Today, after a 10 day vacation at a sunny place, I got back to work and got confronted with basic questions on oauth. Very basic. Questions like these:
- why am I not getting an authorization code when I use 'response_type=token'?
- why is 'SCOPE=openid' ignored when I am using 'grant_type=password'?
If you are asking the same questions, which is nothing to be a shamed about, this blog post is for you.
OAuth request scenarios
To get started we have listed response_types and grant_types at our official CA documentation. Take a look to get an idea when to use what and how to create a request: OAuth request scenarios
OAuth - OpenID Connect - tips
Here are a few tips:
- OpenID Connect requires a flow that starts with a response_type. This means a request is send to the /authorize endpoint. You know that you are not using OpenID Connect if the initial client request includes one of these values:
- request send to the /token endpoint (wrong endpoint)
- ...&grant_type=...& (initial request NEVER with grant_type)
- ...&response_type=token&... (unsupported response_type for OpenID Connect. Find valid response_types here: OpenID Connect response_types)
- OpenID Connect requests MUST include 'SCOPE=openid'. Some of you may say 'I have seen implementations that do not require that'. Yes, but in my personal view that is wrong. The OpenID Connect specification states this:
- OpenID Connect AuthRequest: ... OpenID Connect requests MUST contain the openid scope value. If the openid scope value is not present, the behavior is entirely unspecified ... For me the second sentence is a loop hole and therefore a bad excuse to support OIDC without requiring SCOPE=openid
- OAuth by itself will usually NOT provide information about the current user! If you want your client to display a message such as 'Hello Sascha' you need to leverage OpenID Connect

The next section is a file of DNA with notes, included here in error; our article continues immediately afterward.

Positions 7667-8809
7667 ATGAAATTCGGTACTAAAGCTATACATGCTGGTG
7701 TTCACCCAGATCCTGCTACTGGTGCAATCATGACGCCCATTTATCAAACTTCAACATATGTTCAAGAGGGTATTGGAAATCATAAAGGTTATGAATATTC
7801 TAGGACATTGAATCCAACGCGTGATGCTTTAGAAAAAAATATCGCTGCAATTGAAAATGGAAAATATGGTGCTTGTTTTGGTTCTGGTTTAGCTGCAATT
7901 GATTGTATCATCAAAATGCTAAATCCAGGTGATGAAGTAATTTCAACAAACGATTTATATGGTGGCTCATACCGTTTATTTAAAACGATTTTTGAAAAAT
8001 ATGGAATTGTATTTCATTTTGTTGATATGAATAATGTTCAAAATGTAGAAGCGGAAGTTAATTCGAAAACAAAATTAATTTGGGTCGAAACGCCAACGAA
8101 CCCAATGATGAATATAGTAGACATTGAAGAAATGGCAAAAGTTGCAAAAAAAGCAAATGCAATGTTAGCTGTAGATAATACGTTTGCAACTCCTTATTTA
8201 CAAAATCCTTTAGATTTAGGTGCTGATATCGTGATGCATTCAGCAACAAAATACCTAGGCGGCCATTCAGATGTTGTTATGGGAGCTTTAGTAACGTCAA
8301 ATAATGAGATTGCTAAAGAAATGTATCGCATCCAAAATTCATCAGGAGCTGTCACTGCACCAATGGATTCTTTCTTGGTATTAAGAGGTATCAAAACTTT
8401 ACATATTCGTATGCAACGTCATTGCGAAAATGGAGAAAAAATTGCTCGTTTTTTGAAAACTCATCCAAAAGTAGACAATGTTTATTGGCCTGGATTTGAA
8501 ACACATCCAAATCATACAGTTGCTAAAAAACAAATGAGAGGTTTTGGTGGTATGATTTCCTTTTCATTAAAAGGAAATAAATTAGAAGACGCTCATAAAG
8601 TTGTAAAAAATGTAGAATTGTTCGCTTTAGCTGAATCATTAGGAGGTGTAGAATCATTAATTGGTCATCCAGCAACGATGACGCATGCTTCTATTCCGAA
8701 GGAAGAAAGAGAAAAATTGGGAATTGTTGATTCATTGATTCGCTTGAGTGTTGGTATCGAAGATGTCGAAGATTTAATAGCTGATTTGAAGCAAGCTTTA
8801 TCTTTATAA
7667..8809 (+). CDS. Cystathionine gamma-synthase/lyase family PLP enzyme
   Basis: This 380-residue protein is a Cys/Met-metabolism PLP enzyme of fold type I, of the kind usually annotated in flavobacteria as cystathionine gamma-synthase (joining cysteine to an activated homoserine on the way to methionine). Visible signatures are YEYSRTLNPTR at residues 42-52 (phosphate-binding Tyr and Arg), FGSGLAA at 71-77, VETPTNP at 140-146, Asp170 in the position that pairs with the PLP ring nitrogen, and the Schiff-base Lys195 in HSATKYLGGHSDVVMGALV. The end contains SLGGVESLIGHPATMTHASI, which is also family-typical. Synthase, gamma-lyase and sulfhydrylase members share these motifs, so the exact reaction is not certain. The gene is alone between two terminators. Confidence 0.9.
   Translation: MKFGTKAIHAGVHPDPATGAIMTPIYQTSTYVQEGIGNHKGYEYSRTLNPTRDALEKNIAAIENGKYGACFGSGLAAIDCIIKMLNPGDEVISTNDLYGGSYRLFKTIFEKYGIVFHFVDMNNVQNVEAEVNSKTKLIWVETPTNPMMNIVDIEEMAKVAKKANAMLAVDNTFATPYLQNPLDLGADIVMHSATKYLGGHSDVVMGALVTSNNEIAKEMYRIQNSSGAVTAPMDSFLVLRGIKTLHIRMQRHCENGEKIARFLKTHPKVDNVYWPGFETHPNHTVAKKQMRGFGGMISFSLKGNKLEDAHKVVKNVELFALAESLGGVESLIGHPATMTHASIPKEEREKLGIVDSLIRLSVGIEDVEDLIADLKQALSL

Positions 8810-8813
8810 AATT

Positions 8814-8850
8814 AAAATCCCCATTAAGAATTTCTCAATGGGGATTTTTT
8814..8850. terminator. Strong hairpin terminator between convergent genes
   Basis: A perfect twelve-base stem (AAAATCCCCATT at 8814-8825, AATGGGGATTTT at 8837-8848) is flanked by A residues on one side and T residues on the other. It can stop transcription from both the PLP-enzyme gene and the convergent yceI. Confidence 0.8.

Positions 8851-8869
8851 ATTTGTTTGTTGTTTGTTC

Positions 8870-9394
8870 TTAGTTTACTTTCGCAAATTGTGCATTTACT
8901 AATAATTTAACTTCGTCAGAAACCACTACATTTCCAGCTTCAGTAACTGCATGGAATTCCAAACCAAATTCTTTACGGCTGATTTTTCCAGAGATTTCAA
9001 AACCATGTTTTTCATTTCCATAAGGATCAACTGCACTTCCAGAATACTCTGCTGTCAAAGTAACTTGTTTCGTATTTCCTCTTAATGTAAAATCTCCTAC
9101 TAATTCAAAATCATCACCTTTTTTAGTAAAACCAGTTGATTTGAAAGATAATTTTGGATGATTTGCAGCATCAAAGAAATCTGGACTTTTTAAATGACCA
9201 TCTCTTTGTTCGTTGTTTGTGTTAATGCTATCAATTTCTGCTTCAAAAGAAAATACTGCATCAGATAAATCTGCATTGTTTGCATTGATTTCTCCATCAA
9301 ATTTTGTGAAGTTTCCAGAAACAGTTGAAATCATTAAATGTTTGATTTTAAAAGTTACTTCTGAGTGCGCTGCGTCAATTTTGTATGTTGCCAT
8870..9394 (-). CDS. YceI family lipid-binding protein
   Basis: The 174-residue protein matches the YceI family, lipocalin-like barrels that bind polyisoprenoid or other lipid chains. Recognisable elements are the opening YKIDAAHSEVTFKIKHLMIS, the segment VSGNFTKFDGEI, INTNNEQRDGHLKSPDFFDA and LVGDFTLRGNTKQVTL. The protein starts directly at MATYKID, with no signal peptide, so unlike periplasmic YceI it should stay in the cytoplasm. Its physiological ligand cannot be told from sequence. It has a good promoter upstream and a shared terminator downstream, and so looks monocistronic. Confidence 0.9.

OAuth - OpenID Connect - rule of thumb
To make it simpler to get an idea what you need to support/ leverage here is a short list with 'Daumenregeln':
- you are exposing an API that does not require an authenticated user: grant_type=client_credentials
- you are maintaining the users credentials (your employee with an enterprise account): grant_type=password
- you want to leverage social login or you do not want the client to provide a login screen: response_type=code
- you want your client to know who the current user is: response_type=code AND scope=openid email profile
You have to answer other questions (like client_type=public or confidential?) but this is a starting point.
OpenID Connect & grant_type=password
Often I get asked how to use OpenID Connect with grant_type=password. By now you should have realized that this is an unsupported combination! However, in most cases the actual requirement is not to combine those two but to also issue an id_token. That, my dear readers, you have to implement yourself! You will not find this as a feature of any certified OpenID Connect provider. To customize OTK you can get help via services or support or a blog post (if there is a high demand).
In any case, please ask yourself: why do I need this? You should not have this requirement! You should be able to use access_token and refresh_token in a combination so that your users are not asked for credentials over and over again.
Please remember, if this is about getting user details, you can include any user information when issuing token since you are in control of the user details anyways!
I hope this short post helps you to get a little head start when looking into these topics. As always, please leave a comment if it was helpful or if you need more help.